Regulation Feels Good, ButDon Shaughnessy
The need for regulation of financial advisors arises from an abdication of responsibility by the people who may suffer the greatest cost. That cannot end well.
There are two thoughts that matter.
- The client is the sole planner, everyone else is a helper. If the client cannot prepare their own plans, at least in general, they have a duty to learn enough about it to at least make reasonable decisions. If they do not accept their role, then someone else will “plan them.” The someone else will not know enough to do a great job of it, and the client who does not understand will fail to follow through. No one trusts what they do not understand.
- The client is the regulator. There is an old thought in law, “Caveat Emptor” – Let the buyer beware. In most jurisdictions it has been replaced with consumer protection legislation. Which provides better results? A statute that may not apply because the vendor has found a loophole, or an informed buyer who understands their purchase? I am going with informed buyer.
If we rely on an advisor to be the planner and rely on politicians to protect us from each other, then we are doomed. Each of us has a positive responsibility to learn enough to function in somewhat complicated environments. We cannot safely avoid that responsibility.
In respect to financial planning services, who stands to lose? It is a two person game and the advisor cannot lose. Maybe win or breakeven but not lose. The client could win, breakeven, or lose. The one who stands to lose should reduce that risk by investing in knowledge, even wisdom.
A large share of the people hold insufficient knowledge or wisdom to meet their obligations. What to do?
There is a four step program. Eight steps shorter than AA and notice that doing nothing is as addictive as alcohol.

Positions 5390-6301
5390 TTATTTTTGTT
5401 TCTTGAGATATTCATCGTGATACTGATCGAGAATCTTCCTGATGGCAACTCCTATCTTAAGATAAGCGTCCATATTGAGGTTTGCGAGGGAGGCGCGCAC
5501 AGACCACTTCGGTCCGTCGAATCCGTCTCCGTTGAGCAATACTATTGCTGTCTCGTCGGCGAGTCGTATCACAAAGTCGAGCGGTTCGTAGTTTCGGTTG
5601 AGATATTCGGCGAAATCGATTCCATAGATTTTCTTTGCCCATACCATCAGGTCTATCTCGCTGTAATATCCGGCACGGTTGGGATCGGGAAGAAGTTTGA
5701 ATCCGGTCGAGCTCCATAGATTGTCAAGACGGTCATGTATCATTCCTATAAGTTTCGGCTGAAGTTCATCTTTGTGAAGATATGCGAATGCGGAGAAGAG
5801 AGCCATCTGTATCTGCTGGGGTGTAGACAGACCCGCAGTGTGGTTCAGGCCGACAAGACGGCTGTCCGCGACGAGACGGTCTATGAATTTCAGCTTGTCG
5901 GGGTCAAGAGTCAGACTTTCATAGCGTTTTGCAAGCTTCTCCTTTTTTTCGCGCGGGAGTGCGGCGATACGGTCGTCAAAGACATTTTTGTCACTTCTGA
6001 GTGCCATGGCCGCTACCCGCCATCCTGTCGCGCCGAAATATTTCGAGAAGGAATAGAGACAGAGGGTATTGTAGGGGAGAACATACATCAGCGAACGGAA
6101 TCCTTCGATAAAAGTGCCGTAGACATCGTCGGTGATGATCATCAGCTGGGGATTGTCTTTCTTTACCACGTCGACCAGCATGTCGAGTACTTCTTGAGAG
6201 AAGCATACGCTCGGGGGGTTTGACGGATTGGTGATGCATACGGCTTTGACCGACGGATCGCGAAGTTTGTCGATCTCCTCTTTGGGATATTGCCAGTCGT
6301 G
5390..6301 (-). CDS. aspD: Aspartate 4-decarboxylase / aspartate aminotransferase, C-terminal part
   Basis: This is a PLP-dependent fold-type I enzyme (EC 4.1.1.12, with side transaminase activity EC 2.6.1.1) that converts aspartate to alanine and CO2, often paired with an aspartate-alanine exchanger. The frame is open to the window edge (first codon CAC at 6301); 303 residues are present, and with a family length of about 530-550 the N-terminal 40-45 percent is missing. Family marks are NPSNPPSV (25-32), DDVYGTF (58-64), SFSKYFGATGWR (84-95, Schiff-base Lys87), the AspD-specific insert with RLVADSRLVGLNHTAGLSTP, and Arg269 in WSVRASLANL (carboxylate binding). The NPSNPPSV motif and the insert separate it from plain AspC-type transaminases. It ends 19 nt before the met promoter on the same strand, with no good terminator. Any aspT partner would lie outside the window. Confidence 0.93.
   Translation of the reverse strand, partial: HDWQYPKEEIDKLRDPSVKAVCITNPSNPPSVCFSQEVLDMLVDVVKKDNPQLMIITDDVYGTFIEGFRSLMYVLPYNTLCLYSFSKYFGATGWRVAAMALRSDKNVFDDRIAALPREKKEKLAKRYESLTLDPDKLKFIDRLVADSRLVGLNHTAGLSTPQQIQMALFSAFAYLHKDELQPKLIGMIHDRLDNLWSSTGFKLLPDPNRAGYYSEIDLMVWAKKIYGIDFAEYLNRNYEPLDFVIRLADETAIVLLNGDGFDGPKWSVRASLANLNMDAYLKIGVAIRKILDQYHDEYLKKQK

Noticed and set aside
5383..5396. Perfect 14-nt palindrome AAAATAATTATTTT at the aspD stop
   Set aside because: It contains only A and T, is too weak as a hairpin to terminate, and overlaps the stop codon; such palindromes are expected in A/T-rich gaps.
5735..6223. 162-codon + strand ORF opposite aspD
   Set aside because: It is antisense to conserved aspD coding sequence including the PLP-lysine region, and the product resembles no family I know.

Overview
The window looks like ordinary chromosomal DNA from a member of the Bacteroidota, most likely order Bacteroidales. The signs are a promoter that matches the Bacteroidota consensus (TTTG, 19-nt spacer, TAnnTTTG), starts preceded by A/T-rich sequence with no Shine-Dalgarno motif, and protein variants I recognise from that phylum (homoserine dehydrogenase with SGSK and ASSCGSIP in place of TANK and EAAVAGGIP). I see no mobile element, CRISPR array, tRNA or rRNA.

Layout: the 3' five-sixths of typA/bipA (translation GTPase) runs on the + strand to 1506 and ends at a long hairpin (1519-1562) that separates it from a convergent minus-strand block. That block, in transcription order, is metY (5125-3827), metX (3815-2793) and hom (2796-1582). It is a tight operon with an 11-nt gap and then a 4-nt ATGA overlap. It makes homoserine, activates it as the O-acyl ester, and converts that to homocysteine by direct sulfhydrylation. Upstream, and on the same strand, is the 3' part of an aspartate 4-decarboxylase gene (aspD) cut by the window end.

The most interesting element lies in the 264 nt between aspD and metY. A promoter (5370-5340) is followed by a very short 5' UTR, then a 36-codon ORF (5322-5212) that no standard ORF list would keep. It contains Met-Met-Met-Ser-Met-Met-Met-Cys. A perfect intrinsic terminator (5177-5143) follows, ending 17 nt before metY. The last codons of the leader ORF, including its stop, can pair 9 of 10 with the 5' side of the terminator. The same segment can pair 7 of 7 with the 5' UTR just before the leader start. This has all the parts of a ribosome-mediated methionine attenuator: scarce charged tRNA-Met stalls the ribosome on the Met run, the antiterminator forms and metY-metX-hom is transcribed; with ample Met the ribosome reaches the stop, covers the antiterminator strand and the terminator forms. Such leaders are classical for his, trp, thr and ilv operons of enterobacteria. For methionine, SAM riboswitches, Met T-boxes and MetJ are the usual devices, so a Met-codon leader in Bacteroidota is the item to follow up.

- Learn about what people are trying to accomplish when they do a financial plan.
- Learn about how debt and investments work
- Learn to understand risk and its effects on decision making.
- Learn that doing nothing is a choice and has a cost
The advisor has a positive duty to help the client meet these requirements. Some see it as a burden, but the highly successful ones do it instinctively. John Page had many, as in way more than many, binders that outlined his unique financial planning process. When a client remarked, “I’ll bet you guard those closely.” John started piling them on the desk with the admonition, “No, take them all; educated clients are the best clients.” An advisor can learn to do this as part of the service, and be rewarded by loyalty and a growing asset base.
You can get a little idea of what a comprehensive planning process can be here.
Clients should expect this level of service. They cannot be confident of success unless they can both understand and measure their achievement against well understood and reasonable targets.
Their is a further risk in consumer protection legislation, called, in economic theory, “Moral Hazard.”
“Moral hazard arises because an individual or institution does not take the full consequences and responsibilities of its actions, and therefore has a tendency to act less carefully than it otherwise would.” -Wikipedia
If clients knew their obligations and worked at getting better, there would be little need for regulation. Until that day, smart advisors will push their clients onto the path of being active participants in each financial decision.
For an advisor, nothing is riskier than dealing with a clueless client.
Don Shaughnessy is a retired partner in an international public accounting firm and is presently with The Protectors Group, a large personal insurance, employee benefits and investment agency in Peterborough Ontario.